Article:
Worth A Look: 24.44%
Pretty Bad: 0%
Total Crap: 0%
2 reviews, 33 user ratings
"The Changeling" is a film that would be forgotten now, except for one scene that sticks with you and ranks as one of the scariest scenes any ghost story movie has ever had.George C. Scott stars in the film as a man whose wife and daughter are killed in a freak accident, literally before his eyes. He moves to another town to rebuild his life, and moves into an old, rambling Victorian mansion, and we all know what that means in movieland, donít we?
"An okay film--with one GREAT scene"
Yup, itís a haunted house movie.
The makers of the film are smart enough not to be coy about it, and they let the audience in on that from the start. The very first scene after Scott moves in ends in a slow, languorous tracking shot to a piano in a now empty room. After a pause, something unseen strikes a single key, and a single note sounds. The ominous sense you get of something watching is palpable.
Strange things begin to happen, and the movie carefully builds atmosphere as Scott tries to figure out whatís going on and why. At first you think his dead wife and child are trying to get in touch, but it becomes quickly apparent that whatever it is, itís a part of the house.
The slow building of tension is beautifully done, and you wish it had been shown to the makers of the recent remake of "The Haunting" to show them how this sort of movie ought to be done.The Changeling has several memorable scenes and the one great one, and none of them would have been half so effective if the filmmaker hadn't known how to set the mood and manage the pace.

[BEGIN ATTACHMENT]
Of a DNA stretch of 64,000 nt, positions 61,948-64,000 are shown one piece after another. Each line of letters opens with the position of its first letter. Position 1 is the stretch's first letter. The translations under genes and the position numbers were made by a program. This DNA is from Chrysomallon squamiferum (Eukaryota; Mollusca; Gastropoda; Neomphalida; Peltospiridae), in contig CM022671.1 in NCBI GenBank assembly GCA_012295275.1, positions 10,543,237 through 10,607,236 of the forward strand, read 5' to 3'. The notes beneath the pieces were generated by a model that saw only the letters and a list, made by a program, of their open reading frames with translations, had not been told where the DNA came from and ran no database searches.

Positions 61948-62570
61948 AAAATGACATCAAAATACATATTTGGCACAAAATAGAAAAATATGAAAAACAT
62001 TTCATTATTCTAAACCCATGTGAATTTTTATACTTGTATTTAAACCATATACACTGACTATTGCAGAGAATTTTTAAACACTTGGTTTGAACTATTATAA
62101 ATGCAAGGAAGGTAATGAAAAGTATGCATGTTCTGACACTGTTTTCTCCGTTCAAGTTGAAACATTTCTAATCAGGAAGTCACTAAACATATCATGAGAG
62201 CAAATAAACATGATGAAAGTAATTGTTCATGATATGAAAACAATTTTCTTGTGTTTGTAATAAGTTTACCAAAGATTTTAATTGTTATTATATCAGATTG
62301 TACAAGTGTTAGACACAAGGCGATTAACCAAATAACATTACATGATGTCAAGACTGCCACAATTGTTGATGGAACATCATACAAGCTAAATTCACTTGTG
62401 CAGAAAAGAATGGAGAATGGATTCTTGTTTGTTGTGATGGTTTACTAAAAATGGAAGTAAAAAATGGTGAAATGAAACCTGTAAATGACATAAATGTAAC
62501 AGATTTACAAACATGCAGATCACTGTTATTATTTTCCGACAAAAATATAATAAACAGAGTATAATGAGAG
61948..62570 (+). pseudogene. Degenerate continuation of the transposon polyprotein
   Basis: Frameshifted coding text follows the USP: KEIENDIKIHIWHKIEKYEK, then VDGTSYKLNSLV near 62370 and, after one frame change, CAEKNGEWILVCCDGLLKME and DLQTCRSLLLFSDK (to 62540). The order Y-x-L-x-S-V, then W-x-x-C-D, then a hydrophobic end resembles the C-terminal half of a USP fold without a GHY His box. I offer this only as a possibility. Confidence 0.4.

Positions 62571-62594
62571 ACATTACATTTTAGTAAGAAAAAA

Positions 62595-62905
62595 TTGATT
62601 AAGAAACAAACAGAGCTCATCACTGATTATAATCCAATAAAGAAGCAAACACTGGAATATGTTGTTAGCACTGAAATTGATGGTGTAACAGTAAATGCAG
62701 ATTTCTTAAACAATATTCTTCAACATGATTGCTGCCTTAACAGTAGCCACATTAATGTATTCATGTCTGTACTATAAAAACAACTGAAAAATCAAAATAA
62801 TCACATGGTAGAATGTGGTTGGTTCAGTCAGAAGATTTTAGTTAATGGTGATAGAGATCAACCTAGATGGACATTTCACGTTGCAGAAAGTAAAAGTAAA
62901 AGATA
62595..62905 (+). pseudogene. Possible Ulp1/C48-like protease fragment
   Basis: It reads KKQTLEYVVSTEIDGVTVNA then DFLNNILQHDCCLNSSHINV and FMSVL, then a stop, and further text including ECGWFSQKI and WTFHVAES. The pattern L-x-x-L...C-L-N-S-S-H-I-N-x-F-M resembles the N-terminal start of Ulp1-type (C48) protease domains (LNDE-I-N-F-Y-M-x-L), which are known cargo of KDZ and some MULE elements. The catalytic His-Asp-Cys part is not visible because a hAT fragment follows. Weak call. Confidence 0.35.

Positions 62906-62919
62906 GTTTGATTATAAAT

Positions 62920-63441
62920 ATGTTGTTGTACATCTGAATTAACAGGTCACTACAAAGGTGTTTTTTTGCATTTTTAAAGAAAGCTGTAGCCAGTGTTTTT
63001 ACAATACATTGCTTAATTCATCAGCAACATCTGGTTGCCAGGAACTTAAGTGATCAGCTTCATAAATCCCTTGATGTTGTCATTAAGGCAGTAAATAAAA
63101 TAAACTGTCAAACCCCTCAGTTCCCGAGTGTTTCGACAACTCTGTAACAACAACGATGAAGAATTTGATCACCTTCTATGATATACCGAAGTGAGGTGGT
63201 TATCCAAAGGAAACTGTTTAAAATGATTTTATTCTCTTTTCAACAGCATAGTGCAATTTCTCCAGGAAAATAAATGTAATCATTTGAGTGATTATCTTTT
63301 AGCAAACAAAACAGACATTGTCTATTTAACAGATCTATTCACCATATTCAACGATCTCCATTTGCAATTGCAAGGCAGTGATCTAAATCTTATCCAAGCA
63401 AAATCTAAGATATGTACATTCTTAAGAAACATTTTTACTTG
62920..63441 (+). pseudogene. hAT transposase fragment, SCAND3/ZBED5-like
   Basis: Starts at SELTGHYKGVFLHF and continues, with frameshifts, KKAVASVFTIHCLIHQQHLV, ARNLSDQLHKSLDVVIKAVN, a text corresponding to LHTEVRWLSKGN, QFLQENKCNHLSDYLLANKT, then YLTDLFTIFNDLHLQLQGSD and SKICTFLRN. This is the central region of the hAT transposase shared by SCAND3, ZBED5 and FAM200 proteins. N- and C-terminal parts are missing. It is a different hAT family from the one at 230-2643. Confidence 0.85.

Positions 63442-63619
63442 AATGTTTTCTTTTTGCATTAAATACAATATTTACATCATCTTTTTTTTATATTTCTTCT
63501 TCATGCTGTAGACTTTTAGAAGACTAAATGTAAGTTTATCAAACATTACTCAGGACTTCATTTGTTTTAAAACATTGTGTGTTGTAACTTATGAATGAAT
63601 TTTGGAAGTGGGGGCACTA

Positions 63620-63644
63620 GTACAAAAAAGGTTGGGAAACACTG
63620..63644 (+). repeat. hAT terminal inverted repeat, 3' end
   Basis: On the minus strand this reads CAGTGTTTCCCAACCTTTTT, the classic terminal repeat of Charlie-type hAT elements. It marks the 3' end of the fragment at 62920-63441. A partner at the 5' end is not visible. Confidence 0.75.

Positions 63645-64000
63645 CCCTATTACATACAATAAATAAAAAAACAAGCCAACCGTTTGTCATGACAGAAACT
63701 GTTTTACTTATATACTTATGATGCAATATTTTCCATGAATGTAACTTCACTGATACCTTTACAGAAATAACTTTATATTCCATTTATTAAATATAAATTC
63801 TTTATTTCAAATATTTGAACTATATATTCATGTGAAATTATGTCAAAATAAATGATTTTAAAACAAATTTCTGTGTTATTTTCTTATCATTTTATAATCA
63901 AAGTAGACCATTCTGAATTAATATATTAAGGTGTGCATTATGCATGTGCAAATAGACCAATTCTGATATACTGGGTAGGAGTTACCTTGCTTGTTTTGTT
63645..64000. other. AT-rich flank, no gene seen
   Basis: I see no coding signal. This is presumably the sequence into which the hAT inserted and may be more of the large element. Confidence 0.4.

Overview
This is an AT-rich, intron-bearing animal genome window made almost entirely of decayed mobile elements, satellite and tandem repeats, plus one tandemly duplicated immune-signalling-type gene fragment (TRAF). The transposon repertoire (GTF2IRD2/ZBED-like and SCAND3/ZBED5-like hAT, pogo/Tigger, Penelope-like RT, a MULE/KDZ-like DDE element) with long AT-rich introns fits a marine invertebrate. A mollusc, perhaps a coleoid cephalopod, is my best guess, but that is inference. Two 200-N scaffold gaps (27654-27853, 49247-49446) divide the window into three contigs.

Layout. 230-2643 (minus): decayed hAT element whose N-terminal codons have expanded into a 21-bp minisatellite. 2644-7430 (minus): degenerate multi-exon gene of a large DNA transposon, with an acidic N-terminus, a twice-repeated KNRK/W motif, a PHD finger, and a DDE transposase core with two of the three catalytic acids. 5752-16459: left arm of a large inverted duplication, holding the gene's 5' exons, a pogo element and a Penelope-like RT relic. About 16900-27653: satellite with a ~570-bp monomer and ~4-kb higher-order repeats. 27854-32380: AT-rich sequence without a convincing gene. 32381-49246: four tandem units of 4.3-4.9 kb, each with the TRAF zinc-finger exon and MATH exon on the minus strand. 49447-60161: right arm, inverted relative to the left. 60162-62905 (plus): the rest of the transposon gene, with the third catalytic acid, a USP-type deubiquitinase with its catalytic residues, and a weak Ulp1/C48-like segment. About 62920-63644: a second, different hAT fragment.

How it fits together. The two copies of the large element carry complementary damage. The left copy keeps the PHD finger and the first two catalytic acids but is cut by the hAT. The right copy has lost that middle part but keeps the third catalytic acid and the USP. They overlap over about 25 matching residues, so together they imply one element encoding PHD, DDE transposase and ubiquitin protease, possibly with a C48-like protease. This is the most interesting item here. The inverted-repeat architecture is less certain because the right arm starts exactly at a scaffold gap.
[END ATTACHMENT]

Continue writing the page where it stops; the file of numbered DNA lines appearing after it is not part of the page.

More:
It's like the films of M. Night Shymalan--setting the right mood works to make the audience receptive for his big scenes.
The film was made by British stage director Peter Medak, who is mostly known to film fans for "The Ruling Class," with Peter O'Toole. He's not one of the great filmmakers, but he knows how to tell a story, and he shows it here.
After Scott gets a "visitation" of his own, and the discovery of a walled-off attic room, the film has the another of its memorable scenes, the seance. Its just like the seance scenes we've seen in hundreds of other haunted house movies, but it has a payoff that puts it head and shoulders above the rest.
The thing that makes it memorable is what happens after the seance: Scott finds that the ghost has sent a message to him directly, and to him alone. (I'm being unspecific to preserve the surprise.)
One point about movies that deal with fantastic things is that they require good acting to really grab you. George C. Scott, who always projects an air of hard-headed skepticism, was perfect for this film. His low-key, matter-of-fact tone as he finds something extraordinary makes you believe in it.
And the film then builds, beautifully, to probably the scariest ghost visitation I've ever seen. (Again, I'm not telling the specifics--go watch it!)
Unfortunately, after the height of that great scene, it's all downhill from there. The ending lames out. There's a big pseudo-climax with much sturm und drang, but none of the imaginativeness that had marked the first three quarters of the film. It's as if the screenwriters suddenly went ran out of gas in the home stretch, and just decided to arbitrarily put an end to everything.Still, this is a ghost story that works (most of the way) and has that scene you will remember. Most films don't do as much.
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originally posted: 03/03/03 18:04:23